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Tell me about synthetic brushes

I had my eye on some brushes from my friend Sergio on BST, but find myself on a retirement budget. So I'm interested in synthetics, pro and con. Any info greatly appreciated. Thanks.
-Bill-
 
The good ones are very good indeed; ultra reliable lather producers which work equally well for face or bowl lathering. I like the Yaqi synths a lot, because of their balance of good density, decent backbone, nicely soft tips and attractive handles; their low cost is a nice bonus. However, others are almost as good, and might be preferred by some, such as the Muhle STF, Simspons and Razorock. It's difficult to know which you will like, without trying them.
Are they better than high end badger brushes? They are a bit different, and some say they lack character, but that's a very subjective thing.
 
I bought a small 22mm Yaqi for $7 and change from AliExpress. $3 off for 1st time buyers, too. Expect about a 15 day wait.
 
Synthetic brushes are great because they have good values for what they do. They perform well and feel great on the face. However, the face feel is a bit different than the natural hairs; it feels bit more springy and unnatural at times. However, this is not much of a problem for some and they love synthetics for what they are. I certainly learned to love the soft and springiness and I enjoy them every time.

There are some thicker bristled synthetic that I do not enjoy. These will poke your face and probably give you brush burns, as happened to me before. In my experience, if you stick to well known brands like Yaqi, Stirling, and Maggards, you'll have a great experience with synthetics. Hope you can snag one and enjoy your shaves with it!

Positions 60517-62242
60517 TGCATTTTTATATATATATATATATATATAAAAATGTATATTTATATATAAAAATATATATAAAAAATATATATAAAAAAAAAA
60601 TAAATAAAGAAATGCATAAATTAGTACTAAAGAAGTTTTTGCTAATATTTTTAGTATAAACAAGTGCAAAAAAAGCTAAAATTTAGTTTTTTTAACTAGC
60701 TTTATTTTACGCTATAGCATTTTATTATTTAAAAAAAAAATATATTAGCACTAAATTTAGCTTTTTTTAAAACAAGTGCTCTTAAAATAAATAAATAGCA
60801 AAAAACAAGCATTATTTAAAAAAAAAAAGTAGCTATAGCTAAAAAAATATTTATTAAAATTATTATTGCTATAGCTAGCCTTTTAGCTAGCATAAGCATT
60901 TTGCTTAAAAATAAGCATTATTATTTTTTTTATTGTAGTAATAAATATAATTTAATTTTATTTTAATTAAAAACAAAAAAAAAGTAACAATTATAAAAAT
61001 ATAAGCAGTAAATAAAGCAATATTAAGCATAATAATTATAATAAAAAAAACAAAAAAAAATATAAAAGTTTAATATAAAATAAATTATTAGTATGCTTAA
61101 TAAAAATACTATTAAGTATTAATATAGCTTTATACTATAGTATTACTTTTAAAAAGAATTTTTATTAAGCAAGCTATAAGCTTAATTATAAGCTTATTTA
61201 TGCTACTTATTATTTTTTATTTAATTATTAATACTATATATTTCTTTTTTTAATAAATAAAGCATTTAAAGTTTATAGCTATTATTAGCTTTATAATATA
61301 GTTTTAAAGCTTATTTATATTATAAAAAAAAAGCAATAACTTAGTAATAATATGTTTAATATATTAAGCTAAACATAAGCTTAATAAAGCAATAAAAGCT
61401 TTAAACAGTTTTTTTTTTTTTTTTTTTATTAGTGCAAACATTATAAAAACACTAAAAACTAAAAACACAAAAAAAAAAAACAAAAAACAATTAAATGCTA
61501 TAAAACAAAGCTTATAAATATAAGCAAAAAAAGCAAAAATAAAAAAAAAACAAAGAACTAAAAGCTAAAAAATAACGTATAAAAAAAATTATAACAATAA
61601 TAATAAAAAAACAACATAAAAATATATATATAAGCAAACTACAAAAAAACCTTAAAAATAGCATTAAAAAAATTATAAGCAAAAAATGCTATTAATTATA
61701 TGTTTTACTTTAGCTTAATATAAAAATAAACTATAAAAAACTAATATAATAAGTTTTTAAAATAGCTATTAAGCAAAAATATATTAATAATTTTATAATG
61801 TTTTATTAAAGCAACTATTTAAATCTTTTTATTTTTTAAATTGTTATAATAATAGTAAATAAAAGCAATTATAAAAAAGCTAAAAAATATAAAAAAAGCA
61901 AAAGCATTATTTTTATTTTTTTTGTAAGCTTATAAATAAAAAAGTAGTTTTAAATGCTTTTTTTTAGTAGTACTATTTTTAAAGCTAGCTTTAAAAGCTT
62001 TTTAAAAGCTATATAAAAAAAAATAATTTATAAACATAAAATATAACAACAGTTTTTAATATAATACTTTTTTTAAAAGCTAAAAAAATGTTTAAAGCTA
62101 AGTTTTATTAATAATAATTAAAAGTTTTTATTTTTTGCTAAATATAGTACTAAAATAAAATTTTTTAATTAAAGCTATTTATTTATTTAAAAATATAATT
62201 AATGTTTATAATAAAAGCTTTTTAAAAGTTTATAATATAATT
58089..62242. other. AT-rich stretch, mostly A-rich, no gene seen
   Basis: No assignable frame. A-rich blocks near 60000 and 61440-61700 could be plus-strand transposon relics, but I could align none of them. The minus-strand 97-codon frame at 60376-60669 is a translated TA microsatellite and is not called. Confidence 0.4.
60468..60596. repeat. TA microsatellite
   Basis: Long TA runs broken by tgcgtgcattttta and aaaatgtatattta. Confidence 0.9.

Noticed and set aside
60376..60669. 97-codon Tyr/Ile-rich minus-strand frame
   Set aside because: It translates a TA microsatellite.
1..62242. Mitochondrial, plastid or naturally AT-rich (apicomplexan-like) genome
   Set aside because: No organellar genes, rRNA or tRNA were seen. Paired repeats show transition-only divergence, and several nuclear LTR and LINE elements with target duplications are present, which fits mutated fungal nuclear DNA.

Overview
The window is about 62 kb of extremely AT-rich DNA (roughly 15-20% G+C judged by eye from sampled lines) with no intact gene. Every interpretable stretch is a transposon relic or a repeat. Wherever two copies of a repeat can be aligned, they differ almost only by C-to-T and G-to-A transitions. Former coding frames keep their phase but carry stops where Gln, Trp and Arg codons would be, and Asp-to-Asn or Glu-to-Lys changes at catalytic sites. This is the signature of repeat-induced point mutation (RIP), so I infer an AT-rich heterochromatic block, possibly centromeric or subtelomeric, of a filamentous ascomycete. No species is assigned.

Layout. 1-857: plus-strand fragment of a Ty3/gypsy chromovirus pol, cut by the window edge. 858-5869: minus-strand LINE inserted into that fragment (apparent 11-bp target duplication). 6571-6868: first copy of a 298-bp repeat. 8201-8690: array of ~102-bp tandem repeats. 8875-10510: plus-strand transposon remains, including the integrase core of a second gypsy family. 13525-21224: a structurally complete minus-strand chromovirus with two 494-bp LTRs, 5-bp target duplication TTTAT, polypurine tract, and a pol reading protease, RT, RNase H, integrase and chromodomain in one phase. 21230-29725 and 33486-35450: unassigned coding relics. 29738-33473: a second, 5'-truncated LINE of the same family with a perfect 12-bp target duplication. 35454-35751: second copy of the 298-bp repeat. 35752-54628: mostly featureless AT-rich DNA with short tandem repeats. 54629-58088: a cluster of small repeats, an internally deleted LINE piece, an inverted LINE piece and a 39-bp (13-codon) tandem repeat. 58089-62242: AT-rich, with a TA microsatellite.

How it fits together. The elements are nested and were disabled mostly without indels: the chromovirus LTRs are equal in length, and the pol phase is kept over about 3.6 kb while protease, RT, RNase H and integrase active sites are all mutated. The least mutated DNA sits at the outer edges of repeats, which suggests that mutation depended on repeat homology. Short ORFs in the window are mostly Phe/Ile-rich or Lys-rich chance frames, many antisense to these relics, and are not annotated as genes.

My understanding - synthetics don't absorb water (like boars) or hold it in the same way as a badger brush, so they can dribble water initially when they first splay. Aside from that and needing to dip the tips a bit more often, I find that they are excellent brushes (and in some cases are superior to my boar and badger brushes for making a creamy lather quickly). I strongly prefer brushes that splay easily for face lathering, so my 2 favorites are (from APShaveCo) the 30 mm Cashmere knot and the 30 mm SynBad knot. The SynBad has a bit more backbone, the Cashmere a bit softer tips. Both are great in my opinion, though. I really didn't care for the Muhle STF 4th gen brush, as it is too springy/resistant to splaying for me.
 
I like my Fine angel hair synthetic so much that it's my go-to brush. Soft enough for face lathering, with good spine. My father's 1950s era nylon brush is rougher with more spine, and not for face lathering at all. Are there modern synthetics like that? Don't know. Just be aware that it's a possibility.

How does my Fine brush compare to badger? Don't know. My only badger brush left much to be desired, and was actually scratchy to the face. I take it this isn't usually the case with badger.
 
One plus for synthetics is that they can dry faster than natural bristle brushes. Many travel brushes are synthetic. They also don't have a funky smell when brand new, as some natural brushes do.
 
I recently got a kick out of synthetics and have gone a little overboard since and have purchased many different kinds. It is true that the bristles are not absorbent like natural hairs but they still hold water in between the bristles. I find it is easier to just dip the tips in water as needed as opposed to soaking the whole brush. Not many cons other than lack of heat retention in my opinion. I have tried the great Plissoft and a couple of the black knots available from West Coast, Stirling, Yaqi and my current favorite brush is actually a new one from Claus Porto which imho beats them all. I believe the Claus uses Muhle Synthetic Fibre Tips and I find it amazing and super easy to use. Although some may not like it for its size as it is a smaller brush I find it perfect for face lathering. I also own the Jack Black synthetic shave brush which is very similar to the Claus Porto and also uses the same Muhle Synthetic Fibre Tips. These brushes splay easily and allow plenty of flow through, I have no problems lathering hard soaps, soft soaps or creams. You will find many people disagree on the Muhle Synthetics but I find them to be the best as I am a strict face latherer so a case of YMMV indeed. Of course you wont know until you try it for yourself. Good luck and happy shaving! :straight: